As described in our recently published article titled “Do-it-yourself guide to winterizing your above ground pool”, lowering the water level is an important step in the pool winterization process. Your swimming pool water necessarily contains chemicals at all times, of course, but chemical levels should be especially high if you have just balanced and treated the water to prep it for winter. Either scenario results in draining water that contains some chemicals. What’s an eco-friendly pool owner to do?
Drain the water into a secondary receptacle such as a large kiddie pool. If you haven’t recently added a superchlorinator and chlorine levels are low enough, you can let the water de-chlorinate naturally by waiting a day before disposing of it. Do not wait longer than that, however, because bacteria, algae, and other organic matter will form, causing you to introduce potentially harmful bacteria and protozoa into the water supply or environment. If you’ve recently utilized a winterizing chemical package or chlorine levels are otherwise still high, add a de-chlorinator such as sodium thiosulfate to the secondary tub. This works quickly and can be purchased in solid or powered forms.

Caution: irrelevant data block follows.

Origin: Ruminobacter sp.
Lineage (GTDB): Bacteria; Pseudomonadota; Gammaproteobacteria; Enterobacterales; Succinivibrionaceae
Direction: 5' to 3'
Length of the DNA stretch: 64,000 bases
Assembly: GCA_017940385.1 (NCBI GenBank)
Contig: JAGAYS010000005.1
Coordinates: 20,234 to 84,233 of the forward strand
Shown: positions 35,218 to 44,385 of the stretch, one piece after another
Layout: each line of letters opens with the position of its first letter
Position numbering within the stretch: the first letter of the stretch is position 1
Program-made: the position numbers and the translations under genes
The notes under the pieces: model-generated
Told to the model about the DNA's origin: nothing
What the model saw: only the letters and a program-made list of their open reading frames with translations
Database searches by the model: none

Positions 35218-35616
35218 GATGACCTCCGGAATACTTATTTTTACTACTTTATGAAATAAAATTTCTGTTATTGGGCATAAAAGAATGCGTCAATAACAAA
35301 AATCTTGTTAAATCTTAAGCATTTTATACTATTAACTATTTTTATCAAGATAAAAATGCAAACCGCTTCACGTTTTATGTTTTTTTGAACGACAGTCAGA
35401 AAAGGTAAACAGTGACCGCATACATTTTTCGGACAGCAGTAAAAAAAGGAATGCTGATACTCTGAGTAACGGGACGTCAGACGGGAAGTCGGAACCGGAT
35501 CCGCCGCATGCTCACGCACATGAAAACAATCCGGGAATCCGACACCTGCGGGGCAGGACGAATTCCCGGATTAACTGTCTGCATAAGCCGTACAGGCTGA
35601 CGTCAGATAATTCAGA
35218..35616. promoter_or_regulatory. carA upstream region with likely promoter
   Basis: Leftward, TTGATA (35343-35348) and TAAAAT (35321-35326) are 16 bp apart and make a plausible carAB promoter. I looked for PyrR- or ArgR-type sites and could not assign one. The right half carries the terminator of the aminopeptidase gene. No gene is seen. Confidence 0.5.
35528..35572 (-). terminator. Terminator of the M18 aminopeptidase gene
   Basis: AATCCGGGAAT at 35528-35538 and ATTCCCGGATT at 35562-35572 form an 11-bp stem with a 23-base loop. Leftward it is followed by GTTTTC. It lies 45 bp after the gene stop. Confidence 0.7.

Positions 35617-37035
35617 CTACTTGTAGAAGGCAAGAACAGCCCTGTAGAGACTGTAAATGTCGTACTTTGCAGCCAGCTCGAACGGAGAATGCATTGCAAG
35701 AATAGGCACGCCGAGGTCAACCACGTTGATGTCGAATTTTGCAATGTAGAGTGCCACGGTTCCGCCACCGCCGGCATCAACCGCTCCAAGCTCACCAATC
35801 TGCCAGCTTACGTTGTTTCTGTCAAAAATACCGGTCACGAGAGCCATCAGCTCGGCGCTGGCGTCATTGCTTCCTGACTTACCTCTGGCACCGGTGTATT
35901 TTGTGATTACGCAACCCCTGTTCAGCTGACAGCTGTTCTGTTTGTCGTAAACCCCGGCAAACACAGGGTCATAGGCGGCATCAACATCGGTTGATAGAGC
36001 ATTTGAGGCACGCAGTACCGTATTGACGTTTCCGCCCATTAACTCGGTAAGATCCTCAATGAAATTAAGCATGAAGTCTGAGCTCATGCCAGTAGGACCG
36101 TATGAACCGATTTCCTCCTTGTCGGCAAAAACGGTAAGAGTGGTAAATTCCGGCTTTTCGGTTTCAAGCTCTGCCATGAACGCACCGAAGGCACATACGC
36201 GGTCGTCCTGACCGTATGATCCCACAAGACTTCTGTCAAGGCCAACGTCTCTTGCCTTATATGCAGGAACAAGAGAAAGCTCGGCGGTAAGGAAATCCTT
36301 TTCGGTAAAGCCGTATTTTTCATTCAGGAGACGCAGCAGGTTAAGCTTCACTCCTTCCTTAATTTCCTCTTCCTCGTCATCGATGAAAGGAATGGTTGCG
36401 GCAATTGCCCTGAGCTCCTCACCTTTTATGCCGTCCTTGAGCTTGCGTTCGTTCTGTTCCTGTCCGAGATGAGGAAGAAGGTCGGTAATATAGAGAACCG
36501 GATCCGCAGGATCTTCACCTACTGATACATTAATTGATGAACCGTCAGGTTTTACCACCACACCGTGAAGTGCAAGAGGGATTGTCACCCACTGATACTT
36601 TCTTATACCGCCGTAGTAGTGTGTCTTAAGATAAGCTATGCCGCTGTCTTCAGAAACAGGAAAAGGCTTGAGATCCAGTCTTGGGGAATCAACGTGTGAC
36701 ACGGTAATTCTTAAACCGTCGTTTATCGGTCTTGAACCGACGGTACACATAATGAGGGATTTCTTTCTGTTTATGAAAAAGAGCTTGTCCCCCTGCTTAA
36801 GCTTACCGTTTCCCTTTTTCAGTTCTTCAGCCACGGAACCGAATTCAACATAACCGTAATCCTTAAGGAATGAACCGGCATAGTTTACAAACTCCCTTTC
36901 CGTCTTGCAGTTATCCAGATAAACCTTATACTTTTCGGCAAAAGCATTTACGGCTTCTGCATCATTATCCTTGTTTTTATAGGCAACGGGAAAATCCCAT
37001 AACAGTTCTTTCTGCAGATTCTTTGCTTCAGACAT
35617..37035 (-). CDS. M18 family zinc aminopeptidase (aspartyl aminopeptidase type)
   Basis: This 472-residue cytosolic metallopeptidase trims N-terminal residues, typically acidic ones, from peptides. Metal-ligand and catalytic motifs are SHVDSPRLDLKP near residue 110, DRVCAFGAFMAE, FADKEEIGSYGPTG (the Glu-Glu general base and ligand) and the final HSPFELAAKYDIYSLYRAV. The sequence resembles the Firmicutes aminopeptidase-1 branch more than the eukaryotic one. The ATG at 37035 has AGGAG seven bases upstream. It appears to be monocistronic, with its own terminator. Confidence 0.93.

If no such secondary receptacle is available, we recommend deferring balancing and treating the water until chlorine levels fall to an acceptable point (e.g. < 0.1 mg/L) and you are able to safely drain off enough water. If this is the case for you, verify whether your local municipality has a water treatment plant. If so, you may be able to drain your water near the sewer drain knowing the plant will handle any issues. Note that in many municipalities discharging pool water into a sewer system without sanitization can lead to hefty fines, so check with the proper local authorities to determine applicable rules and regulations. After de-chlorination, test the phosphate levels. This is an important step because introducing high levels of phosphates into streams, lakes and groundwater stimulates excessive plant growth and depletes water of oxygen. This creates issues such as algae blooms or fish kills. If phosphate levels are 200 ppb or above use a phosphate remover before disposing of the water. Phosphate ions do not break down naturally so adding a remover is a must.